DubaiReader's Reviews > The Postmistress

The Postmistress by Sarah Blake
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Oct 02, 2011

liked it
bookshelves: 2011, canadian-bk-grp, ew-am-bk-grp-1

Some great moments.

I had mixed feelings about this book - on the one hand there were some wonderful descriptions and thoughts on the personal implications on war, but on the other, there were a lot of strangely structured sentences that made me want to send the author a copy of Eats Shoots and Leaves. Unfortunately it was the sentence structure that slowed me down and reduced my rating to three stars.
If you are stalling on the first half, however, the second half does flow better and I read the last 125 pages at one sitting in the early hours.

Iris has recently moved to the small American town of Franklin to become the 'postmaster' in a small local post office. She is efficient and often abrupt and seems to stand a bit aloof from the locals. The opening of the book is somewhat strange, as we meet her visiting a doctor to obtain a certificate to prove that she is still a virgin. She wants to have this to offer Harry Vale in case he should propose!
Emma is newly arrived in the town, the young wife of their local doctor. She is so young and defenceless that I really felt for her as she arrived in a new place. As a youngster she lost both her parents and now feels that unless she is loved she will just disappear, cease to exist. That idea really captured me.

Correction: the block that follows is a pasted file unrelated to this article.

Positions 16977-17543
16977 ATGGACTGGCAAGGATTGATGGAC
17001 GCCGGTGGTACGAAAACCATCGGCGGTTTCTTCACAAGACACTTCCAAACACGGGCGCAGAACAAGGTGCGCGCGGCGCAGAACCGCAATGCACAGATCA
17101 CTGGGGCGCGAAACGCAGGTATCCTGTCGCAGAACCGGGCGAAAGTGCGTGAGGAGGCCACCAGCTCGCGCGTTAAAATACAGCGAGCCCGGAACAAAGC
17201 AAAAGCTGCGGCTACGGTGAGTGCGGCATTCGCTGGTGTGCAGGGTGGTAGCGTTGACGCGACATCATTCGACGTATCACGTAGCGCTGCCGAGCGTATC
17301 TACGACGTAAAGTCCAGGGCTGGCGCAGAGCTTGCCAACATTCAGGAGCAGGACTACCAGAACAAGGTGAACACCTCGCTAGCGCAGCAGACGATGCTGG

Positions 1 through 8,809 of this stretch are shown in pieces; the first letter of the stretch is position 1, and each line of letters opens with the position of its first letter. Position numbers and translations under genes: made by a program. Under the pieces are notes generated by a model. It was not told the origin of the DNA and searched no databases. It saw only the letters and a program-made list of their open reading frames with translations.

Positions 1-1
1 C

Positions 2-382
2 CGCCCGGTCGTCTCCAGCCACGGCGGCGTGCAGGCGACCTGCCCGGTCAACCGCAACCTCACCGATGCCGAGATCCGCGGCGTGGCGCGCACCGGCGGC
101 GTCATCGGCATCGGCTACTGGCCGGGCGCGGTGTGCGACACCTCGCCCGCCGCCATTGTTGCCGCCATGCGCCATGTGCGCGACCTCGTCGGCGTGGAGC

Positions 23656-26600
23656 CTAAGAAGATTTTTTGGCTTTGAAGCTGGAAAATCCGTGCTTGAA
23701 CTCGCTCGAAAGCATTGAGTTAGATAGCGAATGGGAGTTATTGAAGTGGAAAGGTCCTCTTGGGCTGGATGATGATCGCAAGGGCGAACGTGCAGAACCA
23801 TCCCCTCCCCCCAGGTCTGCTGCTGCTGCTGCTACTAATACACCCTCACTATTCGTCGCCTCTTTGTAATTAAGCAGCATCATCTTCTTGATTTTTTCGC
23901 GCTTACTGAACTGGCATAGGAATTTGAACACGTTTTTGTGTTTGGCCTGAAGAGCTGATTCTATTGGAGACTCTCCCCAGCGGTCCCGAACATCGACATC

The third of the book's women is Frankie Bard, the strong young reporter, determined to make a difference. Her observations on the effects of the Blitz in London during WWII were some of the most powerful I have read. She then goes into Europe to report on the stories of the Jewish refugees, and her frustration with the impossibility of taking a story right through to the end, was palpable - haunting her through voices that she records on an early recording machine.

It is the actions and interactions of these three women, and their men, that formed the basis of the book. An excellent hanger on which to attach the observations and feelings for war that Sarah Blake so excels at.

I do find it strange that the book is called The Postmistress but the picture on the front of my book must be of Frankie, who is young and blond, rather than Iris, the postmistress, who is older and red-haired!
I'm glad I read this but hope that the author's next book will be slightly better edited and a really great read.
3 1/2 stars.
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